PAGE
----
With SC ruling on AAP vs LG, will these schemes see the light of day in Delhi?


The recent amendment to the Delhi Act drastically curbs powers of the Delhi Legislative Assembly. Pic: delhiassembly.nic.in

In a unanimous and all-over-news verdict, the Supreme Court last week favourably defined the powers of the Delhi government led by the Aam Aadmi Party (AAP), giving it greater autonomy and limiting the scope of interference by the Lieutenant Governor (LG). The verdict declared that the LG is “bound by the aid and advice of the Council of Ministers of the Government of Delhi” in all matters except three: land, police and public order.

While Delhi does not yet have full statehood, the elected government now has more room to make and implement policies that had since hit a roadblock in the power struggle between the government and the office of the Lieutenant Governor over the course of its term.

Almost as if to underline that point, within a couple of days of the ruling, the contentious plan of doorstep delivery of PDS supplies was cleared by Arvind Kejriwal’s government, once the chief minister had, in his own words, “overruled all objections to the proposal.”  The food department has been reportedly instructed to start implementation of the programme immediately.


Incidentally, the Delhi government had mooted the idea of doorstep delivery of ration (wheat, rice and sugar) under the  Targeted Public Distribution Scheme to all beneficiaries, with the stated aim of reducing corruption in the process and plugging leakages.The cabinet had passed an order approving the same on March 6th.

The plan was also in keeping with the  guidelines of the Ministry of Consumer Affairs Government of India that encourages home delivery of rations to persons unable to procure them in person due to disability, old age and other reasons. Close to 72 lakh PDS beneficiaries would be in the fold of the scheme.

However, the Lieutenant Governor Anil Baijal rejected the proposal sent to him for approval on March 21st, on the grounds that such a scheme would only replace one method of human intervention for another and urged the government to adopt Direct Benefit Transfer (DBT), a move rejected by the state government.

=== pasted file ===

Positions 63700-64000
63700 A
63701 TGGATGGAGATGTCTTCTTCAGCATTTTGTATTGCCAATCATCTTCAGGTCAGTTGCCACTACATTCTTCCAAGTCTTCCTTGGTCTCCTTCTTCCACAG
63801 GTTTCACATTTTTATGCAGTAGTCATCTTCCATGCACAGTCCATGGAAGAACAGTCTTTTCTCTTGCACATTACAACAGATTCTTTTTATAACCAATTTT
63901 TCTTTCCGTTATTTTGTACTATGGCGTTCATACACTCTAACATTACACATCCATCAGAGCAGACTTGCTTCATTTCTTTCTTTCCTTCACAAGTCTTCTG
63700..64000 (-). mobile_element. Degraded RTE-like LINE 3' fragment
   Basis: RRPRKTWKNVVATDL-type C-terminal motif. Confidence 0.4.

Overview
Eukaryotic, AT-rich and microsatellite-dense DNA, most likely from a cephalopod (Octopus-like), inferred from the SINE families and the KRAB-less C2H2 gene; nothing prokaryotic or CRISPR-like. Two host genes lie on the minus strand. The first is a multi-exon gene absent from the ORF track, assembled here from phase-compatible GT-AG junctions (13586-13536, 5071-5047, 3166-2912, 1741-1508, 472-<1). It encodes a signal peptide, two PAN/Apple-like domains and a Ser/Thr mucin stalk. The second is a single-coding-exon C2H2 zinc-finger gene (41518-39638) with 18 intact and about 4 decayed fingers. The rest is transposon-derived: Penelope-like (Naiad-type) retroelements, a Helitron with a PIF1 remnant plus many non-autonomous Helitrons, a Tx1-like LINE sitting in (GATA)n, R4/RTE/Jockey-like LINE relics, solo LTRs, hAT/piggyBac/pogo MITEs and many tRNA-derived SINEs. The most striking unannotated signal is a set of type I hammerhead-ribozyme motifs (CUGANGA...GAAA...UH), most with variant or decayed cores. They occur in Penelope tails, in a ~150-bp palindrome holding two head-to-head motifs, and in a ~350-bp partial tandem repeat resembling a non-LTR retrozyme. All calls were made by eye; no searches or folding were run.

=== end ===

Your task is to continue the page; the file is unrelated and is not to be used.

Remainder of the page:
The Supreme Court’s latest ruling has now given the AAP government a shot in the arm and the programme is back on track. The move has, however, come under criticism in the past from campaigners for food security on the ground that it is likely to increase corruption, burden the state and also reduce transparency.

The buzz, now, is naturally around all those bones of contention between the government and the office of the LG— the plans that have been in abeyance, but which if implemented could have several implications for Delhi and its people. Here’s a look at some of these schemes and where they stand at present:

CCTV installation

Installation of CCTV cameras in key locations was one of the key poll promises of the incumbent state government. The government had come under some criticism for its slow pace of the project and escalating costs that saw the overlay increase from Rs 130 crores when the idea was conceived in 2015 to close to Rs 571 crores in 2018.

The cabinet approved of funds for the installation of close to 1.4 lakh CCTV cameras in Delhi in May. However, the Lieutenant Governor intervened to set up a high-level committee to put in place a framework for monitoring CCTV cameras and to lay down a Standard Operating Procedure (SOP) for the same. The government and the office of the Lieutenant Governor were engaged in a war of words, with the former accusing the latter of forming the committee only to deliberately delay the approval for the installation of the CCTV cameras.

The LG’s office responded to these allegations with a note detailing the need for such a panel and clarifying that the proposal had not come to his notice but lay with the government. A day after the verdict, the panel constituted by the Governor tabled a recommendation that the Delhi Police, and not the state government, be made the custodian of the CCTV cameras in the NCR, including those installed by the state government.

The panel has also addressed concerns of privacy, with close to 2.5 lakh cameras in the region, and all owners and handlers reporting to DCP Licensing. The recommendations address concerns that citizens have raised on social media platforms at various times regarding the proliferation of CCTV and the need to balance concerns of privacy and safety.